Posted by Harry F. D'Elia, Investor , Mentor, GRI, Radio, CIPS, REOs, ABR (Real Estate and Beyond, LLC) over 8 years ago

Reuben I think the corrugated stuff has too many "nooks and crannies."  The think about the flexible foil duct is that while it has a UL listing as a "transition" duct material, most manufacturer's installation instructions prohibit its use.  Looks like we are back to rigid metal pipe :)

Posted by Charles Buell, Seattle Home Inspector (Charles Buell Inspections Inc.) over 8 years ago

ATCO makes a UL listed Semi-rigid aluminum duct. Most building inspectors will not pass the foil type dryer vent even though they are UL listed and they will pass the Semi-rigid type even though it is not UL listed. It is like the plastic discharge line from the pressure relief valve for a water heater that is UL listed but no building inspector will pass them. 

Posted by Andy over 8 years ago

Hi Harry, thanks for reading.

Charles - that's a good theory.  Most manufacturers prohibit the foil stuff?  I'll have to read through a few more manuals.  I've never seen that - thanks for the tip.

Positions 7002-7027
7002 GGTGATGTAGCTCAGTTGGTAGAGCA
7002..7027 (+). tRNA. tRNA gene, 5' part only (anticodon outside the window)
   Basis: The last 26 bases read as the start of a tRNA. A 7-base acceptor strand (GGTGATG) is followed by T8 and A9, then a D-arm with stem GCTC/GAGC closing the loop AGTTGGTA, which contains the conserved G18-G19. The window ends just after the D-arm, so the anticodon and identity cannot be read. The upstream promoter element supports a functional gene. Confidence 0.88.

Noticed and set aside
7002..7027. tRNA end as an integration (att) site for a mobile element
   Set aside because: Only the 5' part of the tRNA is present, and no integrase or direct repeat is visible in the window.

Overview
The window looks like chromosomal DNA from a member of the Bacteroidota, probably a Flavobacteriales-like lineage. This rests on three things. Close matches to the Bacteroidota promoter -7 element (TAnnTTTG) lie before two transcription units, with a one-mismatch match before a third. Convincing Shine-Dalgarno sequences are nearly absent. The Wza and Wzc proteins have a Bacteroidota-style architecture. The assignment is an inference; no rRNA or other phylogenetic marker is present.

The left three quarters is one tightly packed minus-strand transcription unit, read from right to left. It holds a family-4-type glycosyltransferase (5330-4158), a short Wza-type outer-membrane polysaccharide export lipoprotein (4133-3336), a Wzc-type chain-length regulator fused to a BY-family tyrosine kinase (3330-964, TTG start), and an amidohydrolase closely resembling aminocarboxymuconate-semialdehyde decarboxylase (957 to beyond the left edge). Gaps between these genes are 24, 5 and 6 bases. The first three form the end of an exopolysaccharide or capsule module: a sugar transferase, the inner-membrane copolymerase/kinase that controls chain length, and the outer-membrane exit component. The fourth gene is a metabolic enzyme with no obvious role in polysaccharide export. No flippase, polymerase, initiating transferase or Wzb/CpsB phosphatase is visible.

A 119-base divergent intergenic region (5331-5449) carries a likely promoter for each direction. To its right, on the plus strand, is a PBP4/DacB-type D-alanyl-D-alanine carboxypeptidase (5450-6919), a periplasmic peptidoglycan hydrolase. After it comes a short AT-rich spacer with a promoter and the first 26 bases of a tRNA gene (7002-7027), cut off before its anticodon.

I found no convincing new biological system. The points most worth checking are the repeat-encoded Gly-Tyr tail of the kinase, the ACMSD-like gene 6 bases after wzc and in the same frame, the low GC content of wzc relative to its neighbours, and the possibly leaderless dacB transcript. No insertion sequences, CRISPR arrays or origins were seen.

Andy - I found a UL listed semi-rigid aluminum duct at the ATCO web site, but it's only listed for furnace ductwork.  You're exactly right about about the water heater discharge pipes!

Posted by Reuben Saltzman, Delivering the Unbiased Truth. (Structure Tech Home Inspections) over 8 years ago

I always recommend a smooth walled duct for dryers.

Posted by Vince Santos, Southeast Michigan Home Inspector (StepByStep Home Services LC) over 8 years ago

Vince - that's solid advice.  

Posted by Reuben Saltzman, Delivering the Unbiased Truth. (Structure Tech Home Inspections) over 8 years ago

The foils have too many lint catchers inside.  The semi-rigid is much smoother.  Why it isn't listed is beyond me...

Posted by Jay Markanich, Home Inspector - servicing all Northern Virginia (Jay Markanich Real Estate Inspections, LLC) over 8 years ago

Jay - the best reason I've heard is that the semi-rigid stuff won't spring back to it's original shape after it gets bent.  That's a good point.

Posted by Reuben Saltzman, Delivering the Unbiased Truth. (Structure Tech Home Inspections) over 8 years ago

It also splits easily.  But hey, no cloggo.

Posted by Jay Markanich, Home Inspector - servicing all Northern Virginia (Jay Markanich Real Estate Inspections, LLC) over 8 years ago

Thanks for pointing that out.  Interesting stuff always comes up here.

Posted by Gene Allen, Realty Consultant for Cary Real Estate (Fathom Realty) over 8 years ago

What the.......Wow, Thanks for the research Rubin.  I need to keep on top of your posts, I might learn a thing or two!

Posted by Jim Allhiser, Salem, Oregon Home Inspector (Perfection Inspection, Inc.) over 8 years ago

Good information, Reuben.  Thanks for sharing.  Have a great week.

Eldon

Posted by Eldon Hendrix (Hendrix and sons Home Inspections) almost 8 years ago

Thanks for reading, Eldon.

Posted by Reuben Saltzman, Delivering the Unbiased Truth. (Structure Tech Home Inspections) almost 8 years ago

Participate